Buy Medal of Honor (Soundtrack) by Ramin Djawadi



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Medal of Honor by Ramin Djawadi

Medal of Honor

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Medal of Honor (Soundtrack)  by Ramin Djawadi
Medal of Honor (Poster and Memorabilia)








Medal of Honor (Soundtrack) by Ramin Djawadi

Medal of Honor
Composed by Ramin Djawadi
Walt Disney Records (2010)

Rating: 7/10

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“...MEDAL OF HONOR is a well-balanced score. It fits the gameplay like a glove, painting an evocative picture of the setting and action, and it also offers listeners a satisfying experience on album.”

Honor Regained
Review by Marius Masalar

The mighty hammer of elite film score criticism seems perpetually poised over RAMIN DJAWADI’s head, coming down hard on scores like IRON MAN and CLASH OF THE TITANS. This seems unfair. The larger body of laypersons appears far more pleased with the man’s work, and his ability to address them so directly is a measure of skill as a film composer, even if his craft is less cerebral and meticulous than that of others in the industry. His latest work — a first venture into a major video game title — seems to bring the best of his abilities to the table, polished over a long production period. And you know what? It’s worthy of acclaim. Here’s MEDAL OF HONOR.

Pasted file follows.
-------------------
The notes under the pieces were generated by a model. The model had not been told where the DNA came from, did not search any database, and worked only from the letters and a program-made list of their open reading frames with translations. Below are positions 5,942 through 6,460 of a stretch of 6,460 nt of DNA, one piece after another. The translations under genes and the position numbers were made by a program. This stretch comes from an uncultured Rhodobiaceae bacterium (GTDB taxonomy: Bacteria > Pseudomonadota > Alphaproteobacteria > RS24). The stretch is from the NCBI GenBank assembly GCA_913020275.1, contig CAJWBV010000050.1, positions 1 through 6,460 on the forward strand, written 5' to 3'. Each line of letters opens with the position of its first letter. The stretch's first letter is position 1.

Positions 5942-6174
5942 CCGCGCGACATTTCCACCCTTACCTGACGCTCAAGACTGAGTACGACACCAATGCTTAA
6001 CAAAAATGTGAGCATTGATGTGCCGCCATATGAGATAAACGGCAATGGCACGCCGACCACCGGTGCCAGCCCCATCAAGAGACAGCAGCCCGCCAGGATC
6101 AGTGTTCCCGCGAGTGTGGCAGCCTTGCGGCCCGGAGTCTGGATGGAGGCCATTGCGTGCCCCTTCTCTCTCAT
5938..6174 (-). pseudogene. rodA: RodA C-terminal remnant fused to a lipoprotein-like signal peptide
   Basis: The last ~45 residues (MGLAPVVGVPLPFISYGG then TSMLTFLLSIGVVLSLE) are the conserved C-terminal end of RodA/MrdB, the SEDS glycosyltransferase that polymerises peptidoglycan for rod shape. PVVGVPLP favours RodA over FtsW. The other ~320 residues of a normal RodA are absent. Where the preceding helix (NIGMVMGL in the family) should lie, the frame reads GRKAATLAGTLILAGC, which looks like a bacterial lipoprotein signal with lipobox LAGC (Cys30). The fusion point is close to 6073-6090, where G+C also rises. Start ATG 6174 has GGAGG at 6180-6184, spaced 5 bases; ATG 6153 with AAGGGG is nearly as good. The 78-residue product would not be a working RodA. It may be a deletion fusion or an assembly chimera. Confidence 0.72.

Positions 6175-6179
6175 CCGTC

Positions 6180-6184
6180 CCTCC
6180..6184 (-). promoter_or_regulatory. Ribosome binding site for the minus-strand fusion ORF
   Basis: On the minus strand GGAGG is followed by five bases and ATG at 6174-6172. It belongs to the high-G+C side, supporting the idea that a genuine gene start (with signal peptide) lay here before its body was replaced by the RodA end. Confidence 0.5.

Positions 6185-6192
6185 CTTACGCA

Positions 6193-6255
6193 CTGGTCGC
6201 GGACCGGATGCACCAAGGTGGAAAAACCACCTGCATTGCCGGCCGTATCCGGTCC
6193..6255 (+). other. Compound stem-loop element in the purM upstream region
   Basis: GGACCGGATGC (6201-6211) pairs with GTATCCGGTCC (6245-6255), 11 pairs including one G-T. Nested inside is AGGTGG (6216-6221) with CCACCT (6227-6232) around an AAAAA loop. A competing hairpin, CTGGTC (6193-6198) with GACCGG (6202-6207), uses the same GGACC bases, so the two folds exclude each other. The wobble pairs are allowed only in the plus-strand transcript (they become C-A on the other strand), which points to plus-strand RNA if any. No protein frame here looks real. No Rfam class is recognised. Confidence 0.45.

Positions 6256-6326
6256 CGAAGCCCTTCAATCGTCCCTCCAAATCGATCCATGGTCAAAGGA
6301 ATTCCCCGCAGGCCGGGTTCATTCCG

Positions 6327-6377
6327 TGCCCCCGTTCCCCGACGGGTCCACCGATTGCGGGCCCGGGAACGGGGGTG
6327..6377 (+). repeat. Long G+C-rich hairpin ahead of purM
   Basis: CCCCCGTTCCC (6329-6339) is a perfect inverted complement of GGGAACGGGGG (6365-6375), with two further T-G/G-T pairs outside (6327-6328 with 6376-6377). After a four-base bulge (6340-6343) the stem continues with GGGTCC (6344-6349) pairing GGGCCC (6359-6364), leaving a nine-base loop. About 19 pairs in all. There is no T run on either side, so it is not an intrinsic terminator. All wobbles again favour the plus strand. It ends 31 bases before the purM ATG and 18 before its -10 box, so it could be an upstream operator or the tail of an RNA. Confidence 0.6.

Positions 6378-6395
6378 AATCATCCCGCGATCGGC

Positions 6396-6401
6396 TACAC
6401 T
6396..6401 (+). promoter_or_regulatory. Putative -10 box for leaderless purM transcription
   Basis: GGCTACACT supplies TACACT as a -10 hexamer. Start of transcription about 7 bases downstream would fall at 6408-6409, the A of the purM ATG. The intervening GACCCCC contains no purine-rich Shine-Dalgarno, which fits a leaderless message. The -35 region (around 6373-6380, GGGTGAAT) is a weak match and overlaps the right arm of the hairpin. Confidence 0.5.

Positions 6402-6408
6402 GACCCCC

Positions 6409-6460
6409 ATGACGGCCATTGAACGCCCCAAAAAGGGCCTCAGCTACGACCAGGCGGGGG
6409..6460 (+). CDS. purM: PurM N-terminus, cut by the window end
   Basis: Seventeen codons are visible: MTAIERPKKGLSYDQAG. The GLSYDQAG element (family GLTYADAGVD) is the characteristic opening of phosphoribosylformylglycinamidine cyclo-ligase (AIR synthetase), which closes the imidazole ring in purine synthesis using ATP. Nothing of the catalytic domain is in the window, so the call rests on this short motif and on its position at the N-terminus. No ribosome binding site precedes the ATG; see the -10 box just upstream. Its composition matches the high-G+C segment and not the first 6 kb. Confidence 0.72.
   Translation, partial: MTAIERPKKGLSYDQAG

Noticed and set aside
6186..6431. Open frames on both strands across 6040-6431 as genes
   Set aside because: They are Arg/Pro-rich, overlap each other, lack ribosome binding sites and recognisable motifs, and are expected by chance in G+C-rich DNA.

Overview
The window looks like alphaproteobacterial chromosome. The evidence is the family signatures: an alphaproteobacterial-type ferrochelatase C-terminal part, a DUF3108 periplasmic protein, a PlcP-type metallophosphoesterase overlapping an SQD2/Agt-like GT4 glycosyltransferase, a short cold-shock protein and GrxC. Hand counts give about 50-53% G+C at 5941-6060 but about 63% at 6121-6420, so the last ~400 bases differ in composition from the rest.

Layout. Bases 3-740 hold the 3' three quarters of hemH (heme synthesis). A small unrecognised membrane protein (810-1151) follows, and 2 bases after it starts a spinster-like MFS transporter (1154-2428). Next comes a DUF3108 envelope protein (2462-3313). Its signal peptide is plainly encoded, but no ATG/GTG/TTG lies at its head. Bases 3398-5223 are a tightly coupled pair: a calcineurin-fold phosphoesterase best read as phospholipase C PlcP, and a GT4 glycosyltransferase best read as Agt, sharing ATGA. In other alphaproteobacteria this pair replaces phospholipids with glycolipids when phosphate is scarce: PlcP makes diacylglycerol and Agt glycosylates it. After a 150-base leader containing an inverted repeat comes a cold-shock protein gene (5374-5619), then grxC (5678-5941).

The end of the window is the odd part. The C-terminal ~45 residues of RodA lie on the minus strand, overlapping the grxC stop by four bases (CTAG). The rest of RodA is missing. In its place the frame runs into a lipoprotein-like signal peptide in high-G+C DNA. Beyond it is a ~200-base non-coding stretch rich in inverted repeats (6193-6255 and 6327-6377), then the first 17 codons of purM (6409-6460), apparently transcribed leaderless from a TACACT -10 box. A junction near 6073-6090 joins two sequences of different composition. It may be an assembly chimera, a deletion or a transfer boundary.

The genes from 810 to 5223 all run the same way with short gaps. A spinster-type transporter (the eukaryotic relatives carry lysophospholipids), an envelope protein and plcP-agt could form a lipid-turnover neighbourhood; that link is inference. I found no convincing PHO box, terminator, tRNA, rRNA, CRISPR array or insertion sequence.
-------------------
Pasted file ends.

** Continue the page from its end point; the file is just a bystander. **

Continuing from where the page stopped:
“From Here” (1) pulls us into Afghanistan with a patient rhythmic build, punctuated by twangs of the Oud and other idiomatic instruments of the region. We’re introduced to the game’s main theme toward the end: a noble and flexible theme with an air of tragedy and a tasteful deference to the game’s Middle-Eastern setting. The rest of the score’s palette of instruments, more electronic, becomes clear in “Watch Your Corners” (2), the first of several gameplay action tracks. This one remains fairly low-key throughout, with subtle but propulsive percussion and an insistent string figure. One of the highlight tracks on the album, “Heroes Abroad” (3) is a cinematic piece of true beauty with haunting solo string whispers of the title theme above a bed of very warm synths. Midway, the full string section takes over and continues with one of the few mostly-orchestral statements in the score. It’s a stirring performance and lends the game the broad, sweeping grandeur of a war film.